Last week, the Sixth Circuit upheld same-sex marriage bans in four states within the circuit, including Tennessee. After four circuit courts had struck down such bans in other areas of the country, including in Virginia, there is now an expectation that the Supreme Court will address laws banning same-sex marriage.
These opinions impact employers regarding application of workplace policies and handling of benefits. Under the Supreme Court’s 2013 Windsor opinion, same-sex spouses are married for federal tax purposes, provided they were married in a state that allows same-sex marriage. Currently for employers, this impacts qualified retirement plans.
The Sixth Circuit opinion is a 2-1 ruling with a 42-page opinion and a 21 page dissent. Most commentators expect the Supreme Court to take up the issue now that there is a split in the circuit courts. We will monitor upcoming opinions for their effect 0n workplace policies and management of employees.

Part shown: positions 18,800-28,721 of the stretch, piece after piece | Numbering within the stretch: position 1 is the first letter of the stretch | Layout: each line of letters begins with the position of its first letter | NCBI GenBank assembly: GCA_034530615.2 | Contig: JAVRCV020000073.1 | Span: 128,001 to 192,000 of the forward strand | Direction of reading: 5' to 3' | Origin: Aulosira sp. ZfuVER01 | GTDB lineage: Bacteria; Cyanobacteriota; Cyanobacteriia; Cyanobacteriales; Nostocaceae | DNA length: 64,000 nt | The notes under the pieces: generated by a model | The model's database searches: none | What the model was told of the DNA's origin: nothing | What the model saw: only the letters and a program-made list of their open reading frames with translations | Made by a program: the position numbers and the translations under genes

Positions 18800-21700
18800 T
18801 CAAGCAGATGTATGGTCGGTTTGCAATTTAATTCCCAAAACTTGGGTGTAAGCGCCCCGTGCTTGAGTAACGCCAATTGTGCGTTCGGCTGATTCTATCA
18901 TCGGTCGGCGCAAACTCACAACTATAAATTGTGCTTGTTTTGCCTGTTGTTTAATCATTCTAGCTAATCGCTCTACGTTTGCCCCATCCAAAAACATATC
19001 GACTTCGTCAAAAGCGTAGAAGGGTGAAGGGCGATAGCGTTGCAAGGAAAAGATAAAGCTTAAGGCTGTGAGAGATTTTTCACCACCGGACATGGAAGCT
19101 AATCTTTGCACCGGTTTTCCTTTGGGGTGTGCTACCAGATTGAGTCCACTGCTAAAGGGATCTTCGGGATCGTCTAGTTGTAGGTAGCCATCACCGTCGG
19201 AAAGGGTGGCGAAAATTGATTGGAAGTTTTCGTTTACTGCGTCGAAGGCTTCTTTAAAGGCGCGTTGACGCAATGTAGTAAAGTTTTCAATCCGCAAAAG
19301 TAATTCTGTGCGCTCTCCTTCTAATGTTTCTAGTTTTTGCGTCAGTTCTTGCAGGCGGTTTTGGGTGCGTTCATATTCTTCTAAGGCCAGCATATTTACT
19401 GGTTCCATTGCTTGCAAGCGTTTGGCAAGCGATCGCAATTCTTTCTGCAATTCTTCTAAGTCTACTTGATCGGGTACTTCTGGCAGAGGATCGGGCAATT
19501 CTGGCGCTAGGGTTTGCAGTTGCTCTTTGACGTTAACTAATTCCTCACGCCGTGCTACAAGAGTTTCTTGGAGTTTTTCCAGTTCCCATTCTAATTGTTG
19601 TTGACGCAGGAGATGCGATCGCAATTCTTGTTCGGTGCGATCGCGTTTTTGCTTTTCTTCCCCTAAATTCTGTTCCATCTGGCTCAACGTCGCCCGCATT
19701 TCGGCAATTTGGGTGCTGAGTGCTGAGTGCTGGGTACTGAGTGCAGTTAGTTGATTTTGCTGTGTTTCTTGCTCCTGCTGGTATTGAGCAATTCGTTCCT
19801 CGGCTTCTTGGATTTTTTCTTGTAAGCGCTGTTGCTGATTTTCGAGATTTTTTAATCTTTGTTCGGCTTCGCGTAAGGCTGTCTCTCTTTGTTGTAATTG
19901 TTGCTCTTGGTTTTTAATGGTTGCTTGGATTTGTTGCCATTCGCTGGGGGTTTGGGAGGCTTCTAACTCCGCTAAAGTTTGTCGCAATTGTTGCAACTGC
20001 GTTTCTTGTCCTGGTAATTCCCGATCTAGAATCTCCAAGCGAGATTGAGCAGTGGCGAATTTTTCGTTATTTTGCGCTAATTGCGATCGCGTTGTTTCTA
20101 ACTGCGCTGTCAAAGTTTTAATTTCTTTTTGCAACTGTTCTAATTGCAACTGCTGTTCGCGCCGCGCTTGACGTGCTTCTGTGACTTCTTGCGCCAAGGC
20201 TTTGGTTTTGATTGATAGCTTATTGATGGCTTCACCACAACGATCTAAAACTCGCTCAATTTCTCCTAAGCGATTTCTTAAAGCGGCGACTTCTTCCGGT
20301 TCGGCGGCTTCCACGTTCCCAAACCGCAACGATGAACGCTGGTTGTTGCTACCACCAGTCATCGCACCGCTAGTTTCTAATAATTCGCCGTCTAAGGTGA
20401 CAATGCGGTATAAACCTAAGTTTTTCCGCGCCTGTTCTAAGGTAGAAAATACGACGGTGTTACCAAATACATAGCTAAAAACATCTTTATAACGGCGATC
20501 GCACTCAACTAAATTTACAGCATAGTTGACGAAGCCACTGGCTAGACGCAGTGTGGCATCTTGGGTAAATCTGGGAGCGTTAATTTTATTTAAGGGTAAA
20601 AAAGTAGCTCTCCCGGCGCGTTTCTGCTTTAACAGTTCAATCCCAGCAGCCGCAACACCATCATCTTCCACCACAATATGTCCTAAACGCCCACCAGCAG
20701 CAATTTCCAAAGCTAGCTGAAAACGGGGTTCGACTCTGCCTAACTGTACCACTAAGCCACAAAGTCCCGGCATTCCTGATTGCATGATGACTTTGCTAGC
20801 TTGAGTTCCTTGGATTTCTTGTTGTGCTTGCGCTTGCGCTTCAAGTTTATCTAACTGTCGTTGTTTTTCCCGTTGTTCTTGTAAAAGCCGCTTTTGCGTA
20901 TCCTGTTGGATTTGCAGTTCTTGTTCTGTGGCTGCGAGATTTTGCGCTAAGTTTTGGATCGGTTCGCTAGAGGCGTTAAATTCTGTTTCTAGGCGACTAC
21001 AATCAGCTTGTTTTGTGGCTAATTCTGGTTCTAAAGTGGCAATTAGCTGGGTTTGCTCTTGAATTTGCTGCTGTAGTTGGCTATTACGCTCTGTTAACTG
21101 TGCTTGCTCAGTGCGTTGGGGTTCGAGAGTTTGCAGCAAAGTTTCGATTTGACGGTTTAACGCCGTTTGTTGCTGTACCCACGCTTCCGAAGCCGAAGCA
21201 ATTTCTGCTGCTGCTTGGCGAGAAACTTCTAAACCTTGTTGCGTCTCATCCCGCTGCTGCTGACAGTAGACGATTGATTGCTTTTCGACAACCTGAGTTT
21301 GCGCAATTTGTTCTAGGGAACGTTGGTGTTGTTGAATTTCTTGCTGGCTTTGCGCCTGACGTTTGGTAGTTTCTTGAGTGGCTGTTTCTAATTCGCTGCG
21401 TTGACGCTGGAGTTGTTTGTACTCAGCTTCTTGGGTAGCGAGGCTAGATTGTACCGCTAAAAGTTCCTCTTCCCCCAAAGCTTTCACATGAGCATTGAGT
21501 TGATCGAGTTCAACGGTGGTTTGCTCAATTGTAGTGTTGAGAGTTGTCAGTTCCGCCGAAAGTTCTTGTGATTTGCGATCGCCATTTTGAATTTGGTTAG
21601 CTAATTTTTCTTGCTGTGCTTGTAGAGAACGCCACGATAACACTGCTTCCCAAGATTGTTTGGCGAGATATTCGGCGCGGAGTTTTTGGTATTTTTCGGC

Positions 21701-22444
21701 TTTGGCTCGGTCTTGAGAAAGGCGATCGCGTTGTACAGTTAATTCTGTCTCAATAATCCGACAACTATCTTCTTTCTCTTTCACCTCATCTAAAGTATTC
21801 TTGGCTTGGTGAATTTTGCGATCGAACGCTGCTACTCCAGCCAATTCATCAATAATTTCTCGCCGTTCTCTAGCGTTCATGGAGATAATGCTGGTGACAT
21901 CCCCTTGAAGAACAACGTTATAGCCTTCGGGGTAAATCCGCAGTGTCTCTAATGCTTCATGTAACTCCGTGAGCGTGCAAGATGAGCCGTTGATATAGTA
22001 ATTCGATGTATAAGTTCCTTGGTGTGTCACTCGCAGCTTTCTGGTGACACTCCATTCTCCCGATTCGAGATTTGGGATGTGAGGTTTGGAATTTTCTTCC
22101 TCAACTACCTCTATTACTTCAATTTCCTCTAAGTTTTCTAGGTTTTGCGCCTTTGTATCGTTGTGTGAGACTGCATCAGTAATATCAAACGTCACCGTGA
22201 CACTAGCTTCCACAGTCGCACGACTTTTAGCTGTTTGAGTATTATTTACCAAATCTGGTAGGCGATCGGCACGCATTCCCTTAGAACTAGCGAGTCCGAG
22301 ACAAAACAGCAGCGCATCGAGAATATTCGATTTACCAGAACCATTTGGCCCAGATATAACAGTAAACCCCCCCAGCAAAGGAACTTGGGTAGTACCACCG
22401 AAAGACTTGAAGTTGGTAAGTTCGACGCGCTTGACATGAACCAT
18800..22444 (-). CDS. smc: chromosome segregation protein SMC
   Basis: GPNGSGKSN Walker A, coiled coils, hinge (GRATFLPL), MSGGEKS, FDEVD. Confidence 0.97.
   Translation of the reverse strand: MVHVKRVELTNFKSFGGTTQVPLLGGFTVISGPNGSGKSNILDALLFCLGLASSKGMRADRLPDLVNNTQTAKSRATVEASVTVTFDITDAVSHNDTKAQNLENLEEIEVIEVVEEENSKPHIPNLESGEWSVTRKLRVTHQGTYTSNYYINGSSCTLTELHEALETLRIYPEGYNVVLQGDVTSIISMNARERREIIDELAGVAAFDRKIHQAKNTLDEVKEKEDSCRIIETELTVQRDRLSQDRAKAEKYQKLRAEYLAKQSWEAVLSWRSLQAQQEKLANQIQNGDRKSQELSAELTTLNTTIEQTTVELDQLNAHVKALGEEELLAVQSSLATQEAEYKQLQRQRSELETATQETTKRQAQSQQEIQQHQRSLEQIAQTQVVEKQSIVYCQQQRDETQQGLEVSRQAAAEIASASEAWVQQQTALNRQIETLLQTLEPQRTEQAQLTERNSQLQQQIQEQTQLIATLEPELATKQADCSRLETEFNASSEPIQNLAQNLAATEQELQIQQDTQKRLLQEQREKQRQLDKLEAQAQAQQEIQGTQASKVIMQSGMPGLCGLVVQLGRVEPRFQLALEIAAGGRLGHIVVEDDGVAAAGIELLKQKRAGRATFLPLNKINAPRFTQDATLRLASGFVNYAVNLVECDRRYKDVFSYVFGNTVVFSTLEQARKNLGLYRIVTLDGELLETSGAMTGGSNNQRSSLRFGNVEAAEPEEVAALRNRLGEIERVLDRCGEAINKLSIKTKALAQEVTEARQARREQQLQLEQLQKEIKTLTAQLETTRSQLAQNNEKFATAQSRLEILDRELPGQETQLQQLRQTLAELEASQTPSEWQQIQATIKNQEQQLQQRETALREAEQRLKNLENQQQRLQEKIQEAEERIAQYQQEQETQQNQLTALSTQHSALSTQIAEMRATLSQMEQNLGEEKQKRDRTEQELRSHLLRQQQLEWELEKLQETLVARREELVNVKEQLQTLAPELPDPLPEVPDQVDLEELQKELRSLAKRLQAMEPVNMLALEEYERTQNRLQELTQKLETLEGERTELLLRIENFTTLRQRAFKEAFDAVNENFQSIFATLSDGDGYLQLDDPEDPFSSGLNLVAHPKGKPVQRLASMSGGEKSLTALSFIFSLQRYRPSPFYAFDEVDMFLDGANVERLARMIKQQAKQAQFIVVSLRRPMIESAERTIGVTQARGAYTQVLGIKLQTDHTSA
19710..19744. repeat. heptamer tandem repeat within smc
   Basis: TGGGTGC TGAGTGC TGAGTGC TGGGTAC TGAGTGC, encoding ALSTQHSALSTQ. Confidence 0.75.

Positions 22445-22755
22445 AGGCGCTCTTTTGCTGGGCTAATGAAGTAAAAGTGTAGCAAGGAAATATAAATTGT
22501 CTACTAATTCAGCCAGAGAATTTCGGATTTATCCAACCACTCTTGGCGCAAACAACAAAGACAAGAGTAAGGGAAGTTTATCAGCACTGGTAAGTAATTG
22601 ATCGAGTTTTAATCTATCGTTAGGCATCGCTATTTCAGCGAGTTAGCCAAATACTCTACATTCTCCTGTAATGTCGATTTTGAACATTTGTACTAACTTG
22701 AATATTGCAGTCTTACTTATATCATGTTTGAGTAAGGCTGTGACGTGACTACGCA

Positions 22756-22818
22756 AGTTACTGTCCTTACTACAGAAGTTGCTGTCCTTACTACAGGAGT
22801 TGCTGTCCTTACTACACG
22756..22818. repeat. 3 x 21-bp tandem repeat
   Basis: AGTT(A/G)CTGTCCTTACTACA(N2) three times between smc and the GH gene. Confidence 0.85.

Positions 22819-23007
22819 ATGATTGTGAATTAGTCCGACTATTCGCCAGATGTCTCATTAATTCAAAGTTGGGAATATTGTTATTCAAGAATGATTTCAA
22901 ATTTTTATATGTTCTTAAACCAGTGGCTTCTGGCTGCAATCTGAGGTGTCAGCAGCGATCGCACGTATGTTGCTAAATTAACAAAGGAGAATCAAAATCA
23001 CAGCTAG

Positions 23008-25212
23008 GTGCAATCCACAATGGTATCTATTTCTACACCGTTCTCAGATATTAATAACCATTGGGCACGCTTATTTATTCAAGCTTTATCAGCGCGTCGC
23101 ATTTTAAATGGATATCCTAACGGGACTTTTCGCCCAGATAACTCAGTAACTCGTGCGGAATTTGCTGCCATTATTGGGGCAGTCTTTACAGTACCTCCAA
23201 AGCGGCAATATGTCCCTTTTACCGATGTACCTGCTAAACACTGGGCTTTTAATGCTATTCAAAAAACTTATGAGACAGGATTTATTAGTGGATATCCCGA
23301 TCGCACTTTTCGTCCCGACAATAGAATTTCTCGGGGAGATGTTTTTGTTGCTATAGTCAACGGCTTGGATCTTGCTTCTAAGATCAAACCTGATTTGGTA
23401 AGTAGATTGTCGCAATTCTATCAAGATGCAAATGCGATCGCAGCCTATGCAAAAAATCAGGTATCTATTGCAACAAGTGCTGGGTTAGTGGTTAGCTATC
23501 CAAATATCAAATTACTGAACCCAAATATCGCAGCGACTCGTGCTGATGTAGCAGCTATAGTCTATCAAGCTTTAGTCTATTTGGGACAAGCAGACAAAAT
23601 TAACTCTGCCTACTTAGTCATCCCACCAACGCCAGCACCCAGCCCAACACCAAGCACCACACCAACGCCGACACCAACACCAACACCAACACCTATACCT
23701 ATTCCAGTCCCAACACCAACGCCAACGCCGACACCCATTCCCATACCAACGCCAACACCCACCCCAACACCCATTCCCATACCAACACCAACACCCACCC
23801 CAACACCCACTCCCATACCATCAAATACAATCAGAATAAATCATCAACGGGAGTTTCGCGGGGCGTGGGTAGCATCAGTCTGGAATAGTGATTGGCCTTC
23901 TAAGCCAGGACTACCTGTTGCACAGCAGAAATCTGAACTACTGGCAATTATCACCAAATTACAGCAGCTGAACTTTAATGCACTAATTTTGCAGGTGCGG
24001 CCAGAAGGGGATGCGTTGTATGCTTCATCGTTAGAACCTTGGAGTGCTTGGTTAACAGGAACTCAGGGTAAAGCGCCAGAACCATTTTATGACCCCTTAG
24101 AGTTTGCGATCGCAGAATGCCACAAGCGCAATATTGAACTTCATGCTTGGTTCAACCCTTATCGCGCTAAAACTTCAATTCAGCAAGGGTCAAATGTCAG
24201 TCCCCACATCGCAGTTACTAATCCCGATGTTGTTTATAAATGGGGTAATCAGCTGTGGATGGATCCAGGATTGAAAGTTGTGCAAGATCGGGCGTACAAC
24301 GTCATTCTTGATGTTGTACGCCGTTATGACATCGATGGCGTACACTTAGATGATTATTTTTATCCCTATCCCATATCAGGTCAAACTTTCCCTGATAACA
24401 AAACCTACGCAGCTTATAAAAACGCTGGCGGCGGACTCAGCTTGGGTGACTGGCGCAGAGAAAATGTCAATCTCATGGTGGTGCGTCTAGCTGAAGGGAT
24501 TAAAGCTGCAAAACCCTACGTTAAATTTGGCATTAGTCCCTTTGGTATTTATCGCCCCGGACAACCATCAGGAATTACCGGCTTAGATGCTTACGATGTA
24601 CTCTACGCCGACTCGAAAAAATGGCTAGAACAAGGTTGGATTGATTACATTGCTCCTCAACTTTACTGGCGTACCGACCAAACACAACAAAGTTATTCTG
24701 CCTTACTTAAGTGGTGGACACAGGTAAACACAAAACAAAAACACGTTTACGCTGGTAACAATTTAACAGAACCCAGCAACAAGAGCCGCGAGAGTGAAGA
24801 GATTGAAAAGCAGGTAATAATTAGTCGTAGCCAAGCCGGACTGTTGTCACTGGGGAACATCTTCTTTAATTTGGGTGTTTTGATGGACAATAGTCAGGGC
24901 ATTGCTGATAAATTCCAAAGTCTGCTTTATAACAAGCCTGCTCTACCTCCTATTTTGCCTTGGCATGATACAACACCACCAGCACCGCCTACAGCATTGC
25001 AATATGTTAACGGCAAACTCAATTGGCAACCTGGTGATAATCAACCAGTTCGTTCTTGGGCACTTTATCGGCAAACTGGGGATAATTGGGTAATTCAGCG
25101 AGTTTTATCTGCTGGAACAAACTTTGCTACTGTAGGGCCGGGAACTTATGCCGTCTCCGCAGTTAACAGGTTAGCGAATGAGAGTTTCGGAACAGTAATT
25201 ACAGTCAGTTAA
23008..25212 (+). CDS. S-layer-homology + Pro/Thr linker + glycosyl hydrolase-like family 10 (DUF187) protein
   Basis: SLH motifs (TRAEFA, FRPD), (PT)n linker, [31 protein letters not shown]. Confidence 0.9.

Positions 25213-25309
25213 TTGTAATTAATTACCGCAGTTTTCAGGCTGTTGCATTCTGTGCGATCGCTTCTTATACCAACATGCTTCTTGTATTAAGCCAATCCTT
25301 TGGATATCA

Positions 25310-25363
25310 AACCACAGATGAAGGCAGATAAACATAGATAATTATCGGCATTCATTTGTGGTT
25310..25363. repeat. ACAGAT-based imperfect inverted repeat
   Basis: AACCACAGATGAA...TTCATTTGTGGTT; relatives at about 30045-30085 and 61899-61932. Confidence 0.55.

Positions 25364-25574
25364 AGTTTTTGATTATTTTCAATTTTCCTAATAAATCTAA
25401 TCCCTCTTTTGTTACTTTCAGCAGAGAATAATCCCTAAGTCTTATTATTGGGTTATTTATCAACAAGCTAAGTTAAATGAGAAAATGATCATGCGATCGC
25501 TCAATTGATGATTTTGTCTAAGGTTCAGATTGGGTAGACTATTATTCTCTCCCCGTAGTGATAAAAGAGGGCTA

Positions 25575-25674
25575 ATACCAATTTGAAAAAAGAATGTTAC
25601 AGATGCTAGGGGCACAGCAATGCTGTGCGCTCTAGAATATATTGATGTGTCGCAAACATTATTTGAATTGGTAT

Earlier this month, the IRS issued Notice 2014-19, which discusses recognition of same-sex spouses in qualified retirement plans. The notice comes after the Supreme Court opinion of U.S. v. Windsor (June 26, 2013) and states that plans are not forced to apply the requirements of the opinion retroactively. However, plans with terms inconsistent with Windsor must be amended by December 31, 2014.
This month’s Notice follows Rev. Rul. 2013-17 (Sept. 16, 2013), which provided in the federal tax context, that the terms “spouse,” “husband and wife,” “husband,” and “wife” include an individual married to a same-sex person if the individual is lawfully married. Numerous IRS statutes and treasury regulations include one or more of those terms.
IRS Notice 2014-19 only applies to qualified retirement plans. However, non-qualified plans, severance agreements, incentive plans, and other agreements often include the same terminology. Thus, employers should take care to consider other uses of these terms.